So that there is at least one generation standing between me and my own mortality.  I have to admit to being shaken up about that.  My mom had had heart problems, but supposedly she was doing fine.  She was always a vibrant, healthy person, active, never overweight.  Her parents died in their eighties.  Her sudden death at 67 from a heart attack or stroke leaves little reassurance for me.  I can't say "if I just don't do this (whatever this is),  I'll be okay".  Her death feels arbitrary, and I guess it somewhat makes me - her oldest child, her daughter who is only 18 years younger than she - feel doomed.  I already have sucky genetics (high blood pressure, diabetes, etc.) against me on my dad's side.  Yes, I know that God has our days numbered, and there is nothing we can do to add or subtract from that, but this is where head knowledge and visceral reality meet.

I think maybe no matter how old you are when you lose a parent, you still feel like an orphan.  Both my husband (his mother died suddenly last year) and I are surprised to be without the safety net of a mother and her prayers and her "capableness," if that's a word.  I have to say that I don't think I could ever fill the shoes of either my mother or my mother-in-law.  At one year shy of 50, I still never feel mature or like I've got it all together, like I could be the matriarch of a family.

On one hand, I am feeling very grim and sober about this life.  Bad things happen, not just death, but other things too.  Even in these last few weeks, more troubles have headed my family's way. It seems like my forties have been too much about learning that, too much grief.

On the other hand, I feel reckless and extravagant.  Seeing how quickly life can be turned to death, I want to love my husband and children (and others), to actually be alive while I'm here, to put aside all petty annoyances and hindrances and to embrace all the good and the wonderful that also constantly surround me, whether it's watching baby wrens learning to fly or hearing my children laugh.

How to do that, and not be paralyzed by fear or dread.  Not a theoretical problem, but an imminently practical one.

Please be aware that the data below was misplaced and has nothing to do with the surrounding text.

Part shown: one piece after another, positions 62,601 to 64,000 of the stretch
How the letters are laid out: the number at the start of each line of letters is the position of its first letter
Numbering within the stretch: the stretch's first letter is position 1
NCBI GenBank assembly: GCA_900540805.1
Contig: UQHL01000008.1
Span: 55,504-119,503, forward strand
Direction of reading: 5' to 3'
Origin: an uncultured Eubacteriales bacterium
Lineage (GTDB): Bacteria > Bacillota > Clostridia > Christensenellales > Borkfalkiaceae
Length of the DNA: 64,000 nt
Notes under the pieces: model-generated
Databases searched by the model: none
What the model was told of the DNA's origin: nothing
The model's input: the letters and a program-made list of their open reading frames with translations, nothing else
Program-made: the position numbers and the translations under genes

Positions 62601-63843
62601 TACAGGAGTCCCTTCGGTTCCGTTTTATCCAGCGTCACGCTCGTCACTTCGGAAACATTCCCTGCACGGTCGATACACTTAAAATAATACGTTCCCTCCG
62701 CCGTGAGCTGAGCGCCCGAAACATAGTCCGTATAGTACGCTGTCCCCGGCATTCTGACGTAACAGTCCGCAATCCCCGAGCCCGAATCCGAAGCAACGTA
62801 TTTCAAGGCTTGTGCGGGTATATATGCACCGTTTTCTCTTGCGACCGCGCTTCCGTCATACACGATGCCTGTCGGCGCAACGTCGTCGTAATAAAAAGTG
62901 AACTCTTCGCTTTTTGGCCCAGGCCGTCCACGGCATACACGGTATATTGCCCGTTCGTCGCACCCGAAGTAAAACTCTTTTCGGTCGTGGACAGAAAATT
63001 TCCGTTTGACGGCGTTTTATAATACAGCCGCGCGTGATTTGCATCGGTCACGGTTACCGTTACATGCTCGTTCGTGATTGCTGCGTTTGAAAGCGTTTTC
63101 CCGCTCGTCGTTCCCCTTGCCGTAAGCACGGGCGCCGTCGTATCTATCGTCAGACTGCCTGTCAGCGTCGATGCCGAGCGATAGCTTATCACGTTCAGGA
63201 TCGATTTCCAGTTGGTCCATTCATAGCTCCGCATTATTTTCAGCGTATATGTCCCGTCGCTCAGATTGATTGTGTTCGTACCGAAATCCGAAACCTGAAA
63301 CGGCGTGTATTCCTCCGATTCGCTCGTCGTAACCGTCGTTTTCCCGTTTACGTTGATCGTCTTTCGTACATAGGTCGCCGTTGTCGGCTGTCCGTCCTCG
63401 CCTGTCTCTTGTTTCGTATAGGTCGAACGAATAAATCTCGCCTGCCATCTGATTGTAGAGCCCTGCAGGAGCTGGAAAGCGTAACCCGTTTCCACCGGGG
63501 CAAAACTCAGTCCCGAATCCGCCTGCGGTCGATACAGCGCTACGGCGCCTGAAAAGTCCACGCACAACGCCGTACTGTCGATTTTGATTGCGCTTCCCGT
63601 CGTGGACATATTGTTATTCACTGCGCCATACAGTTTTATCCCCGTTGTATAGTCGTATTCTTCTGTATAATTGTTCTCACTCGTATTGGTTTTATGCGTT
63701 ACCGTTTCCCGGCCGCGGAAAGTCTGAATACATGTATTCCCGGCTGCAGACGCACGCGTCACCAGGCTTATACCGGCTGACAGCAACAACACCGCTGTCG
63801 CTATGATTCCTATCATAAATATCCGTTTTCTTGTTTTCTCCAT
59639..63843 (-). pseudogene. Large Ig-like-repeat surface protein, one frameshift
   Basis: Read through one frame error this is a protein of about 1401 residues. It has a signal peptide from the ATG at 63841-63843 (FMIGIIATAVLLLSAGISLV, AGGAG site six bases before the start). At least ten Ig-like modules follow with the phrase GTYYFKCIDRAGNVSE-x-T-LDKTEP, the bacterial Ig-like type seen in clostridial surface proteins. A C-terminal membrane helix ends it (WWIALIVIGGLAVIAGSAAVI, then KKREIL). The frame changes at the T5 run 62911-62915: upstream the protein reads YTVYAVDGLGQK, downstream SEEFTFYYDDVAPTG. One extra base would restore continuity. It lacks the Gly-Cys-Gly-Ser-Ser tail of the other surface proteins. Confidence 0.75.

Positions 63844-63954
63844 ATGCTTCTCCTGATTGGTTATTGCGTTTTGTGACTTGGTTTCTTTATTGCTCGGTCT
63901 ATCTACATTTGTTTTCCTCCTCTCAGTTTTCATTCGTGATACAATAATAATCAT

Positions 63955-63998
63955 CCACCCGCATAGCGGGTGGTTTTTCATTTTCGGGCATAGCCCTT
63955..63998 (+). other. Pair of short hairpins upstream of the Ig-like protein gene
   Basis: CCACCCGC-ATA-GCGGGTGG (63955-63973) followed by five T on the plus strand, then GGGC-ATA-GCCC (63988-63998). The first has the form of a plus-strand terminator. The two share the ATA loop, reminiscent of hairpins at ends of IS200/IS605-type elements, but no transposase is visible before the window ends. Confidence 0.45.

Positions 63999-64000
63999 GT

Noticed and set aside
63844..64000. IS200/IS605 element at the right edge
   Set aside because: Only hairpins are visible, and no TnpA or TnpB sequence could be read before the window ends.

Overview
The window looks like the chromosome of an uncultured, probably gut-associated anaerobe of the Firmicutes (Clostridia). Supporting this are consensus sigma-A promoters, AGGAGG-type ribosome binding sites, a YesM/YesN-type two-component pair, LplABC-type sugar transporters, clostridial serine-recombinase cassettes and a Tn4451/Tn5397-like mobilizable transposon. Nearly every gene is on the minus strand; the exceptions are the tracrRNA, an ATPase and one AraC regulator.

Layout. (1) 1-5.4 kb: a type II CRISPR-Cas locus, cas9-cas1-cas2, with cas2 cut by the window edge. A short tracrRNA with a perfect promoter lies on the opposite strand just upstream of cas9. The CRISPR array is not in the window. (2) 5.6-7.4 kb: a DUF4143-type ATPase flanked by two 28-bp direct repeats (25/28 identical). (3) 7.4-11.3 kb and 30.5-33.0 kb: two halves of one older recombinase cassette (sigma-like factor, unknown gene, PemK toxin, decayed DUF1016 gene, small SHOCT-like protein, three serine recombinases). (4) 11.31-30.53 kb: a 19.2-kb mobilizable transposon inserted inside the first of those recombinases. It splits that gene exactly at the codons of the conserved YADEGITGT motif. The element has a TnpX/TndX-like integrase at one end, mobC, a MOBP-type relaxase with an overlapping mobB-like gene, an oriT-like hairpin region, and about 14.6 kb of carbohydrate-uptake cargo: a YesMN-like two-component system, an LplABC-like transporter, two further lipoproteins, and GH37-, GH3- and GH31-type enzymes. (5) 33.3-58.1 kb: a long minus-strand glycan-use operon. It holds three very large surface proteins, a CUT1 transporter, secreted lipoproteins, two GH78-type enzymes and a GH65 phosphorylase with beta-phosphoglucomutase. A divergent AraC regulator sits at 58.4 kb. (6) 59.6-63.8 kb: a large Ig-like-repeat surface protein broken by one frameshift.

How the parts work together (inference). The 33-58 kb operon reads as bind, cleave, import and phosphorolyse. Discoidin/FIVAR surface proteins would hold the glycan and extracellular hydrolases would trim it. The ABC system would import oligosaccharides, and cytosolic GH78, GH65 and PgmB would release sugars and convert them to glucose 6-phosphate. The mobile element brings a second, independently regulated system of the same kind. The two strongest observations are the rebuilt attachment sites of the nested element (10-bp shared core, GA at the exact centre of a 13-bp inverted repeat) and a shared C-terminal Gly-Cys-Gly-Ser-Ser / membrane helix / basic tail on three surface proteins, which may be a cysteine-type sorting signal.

One thing that has helped me.  I have had two very vivid dreams about my mother-in-law since she died.  The dreams were different, but in each dream the feeling was the same.  My mother-in-law was so happy, so joyful, light, almost giddy.  I've thought about that and thought maybe that's what we are like in heaven where we have no worries, no burdens, no fears anymore.  What will it be like to be totally free of fear and the cares that weigh us down, and at the same time know we are totally loved? One day we too will know.  It reminds me of the verse in 1 John 4:18 "...perfect love casteth out fear."

I want/need to wrestle with God through the Psalms, and I want/need to worship Him like Peter:
"Then Simon Peter answered him, Lord, to whom shall we go? thou hast the words of eternal life." John 6:68 (KJV)




Monday, April 14, 2014

Blog Absence

Dear Friends,

I've been absent from this space for a little while just because of life being a bit busy and overwhelming at the moment.  Sadly, I will be absent a little longer because my dear mother passed away very unexpectedly this Sunday.

It feels a lot like a repeat of my mother-in-law's death just over a year ago, except my mother was a lot younger.  No matter how old you are, when a parent dies you still feel like an orphan.  My siblings and I are very sad.

We are traveling this week for the services.  Any prayers are appreciated.

Thank you,

Angela

Saturday, March 22, 2014

New Look 6071 -- Blue Sweater Dress

While my daughter has been sewing for spring ever since January, I still had a couple of winter things that I wanted to finish.  First up is this blue sweater dress I completed in late February/early March.